Packaging brands will highlight the latest technological advances and solutions in packaging for several industries including pharmaceuticals, cannabis, pet food, among many more. This year marks an exciting milestone for WestPack, as the event will run adjacent to the first-ever Cannabis Packaging Summit. The one-and-a-half-day summit will explore packaging challenges and opportunities facing cannabis manufacturers and how the suppliers of packaging solutions can begin to approach this booming consumer market with greater insight and understanding.

Steve Everly, WestPack brand director, itemizes multiple benefits of attending these upcoming events.

What can attendees look forward to seeing at the show?

Everly: As sustainable and ethical business practices increasingly fuel consumer spending habits and investors’ decisions, significant competitive advantage is available to businesses that invest in sustainability and social impact efforts. WestPack is set to feature the top businesses that are producing convenient, eco-friendly and dynamic packaging on the market today. The show floor will host more than 250 packaging brands highlighting their latest technologies and packaging solutions.

What are the industry trends and main focus areas and topics that will be discussed?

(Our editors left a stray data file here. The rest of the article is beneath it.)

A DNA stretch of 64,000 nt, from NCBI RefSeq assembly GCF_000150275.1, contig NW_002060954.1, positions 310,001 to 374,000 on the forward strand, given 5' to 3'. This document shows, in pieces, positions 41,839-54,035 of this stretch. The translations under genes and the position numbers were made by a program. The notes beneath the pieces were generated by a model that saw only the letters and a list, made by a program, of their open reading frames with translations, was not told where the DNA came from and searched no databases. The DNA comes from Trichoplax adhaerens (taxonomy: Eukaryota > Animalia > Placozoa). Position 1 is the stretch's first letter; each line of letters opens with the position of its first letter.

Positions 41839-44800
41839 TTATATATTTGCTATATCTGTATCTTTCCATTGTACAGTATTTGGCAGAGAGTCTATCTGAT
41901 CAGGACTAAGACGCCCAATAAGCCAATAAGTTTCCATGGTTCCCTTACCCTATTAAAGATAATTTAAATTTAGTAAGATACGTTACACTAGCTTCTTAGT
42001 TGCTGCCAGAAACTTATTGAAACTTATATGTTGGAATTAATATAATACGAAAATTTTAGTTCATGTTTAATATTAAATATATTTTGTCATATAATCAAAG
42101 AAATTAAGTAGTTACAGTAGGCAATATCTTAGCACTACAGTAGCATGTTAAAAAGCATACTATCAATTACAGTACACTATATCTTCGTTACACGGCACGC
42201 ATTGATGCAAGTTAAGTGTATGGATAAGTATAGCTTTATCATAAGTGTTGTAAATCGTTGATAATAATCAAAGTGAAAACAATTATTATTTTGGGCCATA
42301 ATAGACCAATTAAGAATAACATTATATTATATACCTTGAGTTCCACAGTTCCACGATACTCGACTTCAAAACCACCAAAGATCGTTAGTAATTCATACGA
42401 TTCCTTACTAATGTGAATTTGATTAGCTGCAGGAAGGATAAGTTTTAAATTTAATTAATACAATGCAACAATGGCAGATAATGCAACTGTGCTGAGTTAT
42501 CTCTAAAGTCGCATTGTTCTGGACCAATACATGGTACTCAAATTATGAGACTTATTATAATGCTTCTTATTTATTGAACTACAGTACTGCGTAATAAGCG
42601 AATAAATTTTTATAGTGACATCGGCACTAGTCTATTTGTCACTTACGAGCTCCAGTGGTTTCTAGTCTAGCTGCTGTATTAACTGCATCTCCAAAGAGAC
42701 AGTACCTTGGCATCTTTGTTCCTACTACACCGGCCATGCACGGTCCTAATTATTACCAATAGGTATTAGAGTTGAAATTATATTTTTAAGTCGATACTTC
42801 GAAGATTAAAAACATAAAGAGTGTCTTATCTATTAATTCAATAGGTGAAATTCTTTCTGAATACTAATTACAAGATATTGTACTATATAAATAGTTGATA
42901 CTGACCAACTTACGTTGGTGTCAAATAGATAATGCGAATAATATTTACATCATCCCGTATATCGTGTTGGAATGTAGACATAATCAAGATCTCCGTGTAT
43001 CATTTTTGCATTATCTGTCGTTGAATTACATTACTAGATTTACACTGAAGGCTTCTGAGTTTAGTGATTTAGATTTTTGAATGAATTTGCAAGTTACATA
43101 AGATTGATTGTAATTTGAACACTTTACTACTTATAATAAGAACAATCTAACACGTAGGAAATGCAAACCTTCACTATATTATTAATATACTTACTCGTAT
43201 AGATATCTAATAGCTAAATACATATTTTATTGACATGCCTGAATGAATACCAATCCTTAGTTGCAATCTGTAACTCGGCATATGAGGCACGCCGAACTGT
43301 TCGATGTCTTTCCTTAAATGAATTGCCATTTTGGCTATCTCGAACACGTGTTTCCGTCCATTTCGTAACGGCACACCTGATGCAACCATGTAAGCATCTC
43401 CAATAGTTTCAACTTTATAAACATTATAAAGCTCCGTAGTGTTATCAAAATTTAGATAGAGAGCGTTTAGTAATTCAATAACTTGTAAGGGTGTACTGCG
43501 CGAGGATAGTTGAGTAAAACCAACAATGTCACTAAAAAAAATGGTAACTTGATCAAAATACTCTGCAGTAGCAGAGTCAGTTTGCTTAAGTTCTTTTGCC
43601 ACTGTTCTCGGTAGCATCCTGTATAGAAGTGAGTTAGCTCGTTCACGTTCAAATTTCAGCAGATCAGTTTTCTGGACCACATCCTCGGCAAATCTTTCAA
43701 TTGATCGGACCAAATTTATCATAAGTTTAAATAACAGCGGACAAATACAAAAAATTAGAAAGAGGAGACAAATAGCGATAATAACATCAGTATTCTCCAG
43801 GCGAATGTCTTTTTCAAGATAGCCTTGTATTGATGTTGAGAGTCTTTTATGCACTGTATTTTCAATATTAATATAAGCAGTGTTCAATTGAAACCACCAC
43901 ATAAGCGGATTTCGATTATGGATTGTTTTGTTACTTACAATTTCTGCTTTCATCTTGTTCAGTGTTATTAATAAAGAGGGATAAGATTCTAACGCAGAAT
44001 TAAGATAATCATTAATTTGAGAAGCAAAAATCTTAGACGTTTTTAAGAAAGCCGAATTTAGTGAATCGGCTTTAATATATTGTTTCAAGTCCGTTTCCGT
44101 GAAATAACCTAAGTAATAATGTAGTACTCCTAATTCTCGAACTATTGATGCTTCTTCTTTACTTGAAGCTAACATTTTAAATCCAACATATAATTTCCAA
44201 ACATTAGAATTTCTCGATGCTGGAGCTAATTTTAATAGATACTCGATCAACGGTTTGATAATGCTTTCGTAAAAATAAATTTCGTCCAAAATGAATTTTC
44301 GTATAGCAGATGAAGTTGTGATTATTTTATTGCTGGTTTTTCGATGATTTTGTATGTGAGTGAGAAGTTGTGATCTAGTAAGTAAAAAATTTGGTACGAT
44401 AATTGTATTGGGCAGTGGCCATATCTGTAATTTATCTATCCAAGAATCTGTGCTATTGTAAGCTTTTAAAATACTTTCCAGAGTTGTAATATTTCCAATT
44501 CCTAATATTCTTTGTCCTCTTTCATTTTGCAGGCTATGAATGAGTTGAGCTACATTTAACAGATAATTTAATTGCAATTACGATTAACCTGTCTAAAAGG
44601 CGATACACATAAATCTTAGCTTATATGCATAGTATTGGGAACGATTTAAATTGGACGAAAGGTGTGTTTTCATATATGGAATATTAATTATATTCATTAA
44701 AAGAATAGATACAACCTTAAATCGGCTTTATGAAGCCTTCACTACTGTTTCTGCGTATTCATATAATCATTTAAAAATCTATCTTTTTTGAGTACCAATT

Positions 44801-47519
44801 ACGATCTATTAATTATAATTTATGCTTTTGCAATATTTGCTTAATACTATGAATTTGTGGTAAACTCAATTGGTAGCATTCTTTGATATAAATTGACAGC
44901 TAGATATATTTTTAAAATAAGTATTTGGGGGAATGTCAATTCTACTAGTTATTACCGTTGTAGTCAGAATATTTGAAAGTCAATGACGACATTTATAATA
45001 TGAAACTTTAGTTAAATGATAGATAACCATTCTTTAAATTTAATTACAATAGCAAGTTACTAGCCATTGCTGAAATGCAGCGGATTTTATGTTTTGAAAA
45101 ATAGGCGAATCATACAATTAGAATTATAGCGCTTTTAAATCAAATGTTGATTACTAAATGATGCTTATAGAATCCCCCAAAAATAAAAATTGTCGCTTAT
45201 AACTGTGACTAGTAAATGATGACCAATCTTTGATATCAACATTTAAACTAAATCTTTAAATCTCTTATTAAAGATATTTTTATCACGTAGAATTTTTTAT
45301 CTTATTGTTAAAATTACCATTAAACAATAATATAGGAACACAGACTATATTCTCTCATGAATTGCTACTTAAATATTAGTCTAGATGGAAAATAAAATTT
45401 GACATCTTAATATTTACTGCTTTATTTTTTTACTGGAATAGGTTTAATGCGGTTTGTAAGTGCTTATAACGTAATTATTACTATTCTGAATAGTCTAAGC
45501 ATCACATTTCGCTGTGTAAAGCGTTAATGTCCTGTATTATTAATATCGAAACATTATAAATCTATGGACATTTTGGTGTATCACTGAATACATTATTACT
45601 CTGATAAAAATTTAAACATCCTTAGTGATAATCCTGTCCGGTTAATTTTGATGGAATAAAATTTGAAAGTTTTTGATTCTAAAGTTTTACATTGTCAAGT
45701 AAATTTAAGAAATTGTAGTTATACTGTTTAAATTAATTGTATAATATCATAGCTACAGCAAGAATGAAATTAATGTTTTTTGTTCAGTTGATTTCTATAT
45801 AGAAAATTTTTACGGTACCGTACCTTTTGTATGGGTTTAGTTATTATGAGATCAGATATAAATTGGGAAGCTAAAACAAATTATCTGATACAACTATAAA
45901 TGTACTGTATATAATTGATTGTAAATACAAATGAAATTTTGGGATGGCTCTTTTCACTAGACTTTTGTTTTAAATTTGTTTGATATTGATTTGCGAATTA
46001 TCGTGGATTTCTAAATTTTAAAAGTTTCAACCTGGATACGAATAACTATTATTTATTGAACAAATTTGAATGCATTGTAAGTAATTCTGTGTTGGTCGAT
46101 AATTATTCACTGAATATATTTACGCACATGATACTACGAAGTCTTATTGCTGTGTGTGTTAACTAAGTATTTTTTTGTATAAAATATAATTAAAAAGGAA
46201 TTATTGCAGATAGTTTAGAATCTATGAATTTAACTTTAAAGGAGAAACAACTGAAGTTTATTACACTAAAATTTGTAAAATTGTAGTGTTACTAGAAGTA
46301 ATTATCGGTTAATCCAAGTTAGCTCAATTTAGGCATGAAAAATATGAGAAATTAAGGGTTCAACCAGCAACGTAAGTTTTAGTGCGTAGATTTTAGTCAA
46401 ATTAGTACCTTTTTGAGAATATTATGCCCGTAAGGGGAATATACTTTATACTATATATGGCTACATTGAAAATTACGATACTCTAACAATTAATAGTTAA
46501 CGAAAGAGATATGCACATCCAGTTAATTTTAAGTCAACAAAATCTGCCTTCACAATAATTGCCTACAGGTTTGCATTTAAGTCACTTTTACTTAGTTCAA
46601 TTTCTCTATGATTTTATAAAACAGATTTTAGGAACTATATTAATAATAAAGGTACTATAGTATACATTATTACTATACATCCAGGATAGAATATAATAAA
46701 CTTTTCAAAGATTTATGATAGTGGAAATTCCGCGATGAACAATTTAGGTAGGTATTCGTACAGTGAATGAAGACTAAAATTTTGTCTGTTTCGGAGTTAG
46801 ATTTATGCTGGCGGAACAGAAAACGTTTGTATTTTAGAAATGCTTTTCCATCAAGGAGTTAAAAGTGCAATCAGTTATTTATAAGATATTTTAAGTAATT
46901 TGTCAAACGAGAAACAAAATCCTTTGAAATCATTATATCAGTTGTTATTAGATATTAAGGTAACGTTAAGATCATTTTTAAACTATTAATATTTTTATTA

Everly: Beyond the sheer number of suppliers showcasing everything from custom-designed packaging equipment, full packaging lines, opportunities for automation efficiencies and sustainable packaging materials, WestPack is bringing attendees expert education and interactive activities designed to kick-start new projects.

The conference portion of WestPack will offer networking events specific to packaging, as well as a number of presentations and panel discussions in the Smart Manufacturing Innovation Summit and Tech Theater where industry leaders will discuss a range of hot topics affecting smart factory floor adoption—such as artificial intelligence (AI) and machine learning, Internet of Things (IoT), robotics and more.

Top sessions include:

How to Apply Cobots in Packaging Applications

Critical Material Performance Considerations for Successful Development, Design and Validation of Medical Device Packaging: A Global Perspective

Packaging Trends Leading to Increased 483's

The Economics of Flexible Packaging

This year, WestPack will run alongside the inaugural Cannabis Packaging Summit. Tell us more about that.

Everly: The global packaging market for cannabis products is expected to surpass $20 billion by 2025. As the industry welcomes a growing number of players, there is an urgent need for innovation and regulation within the market.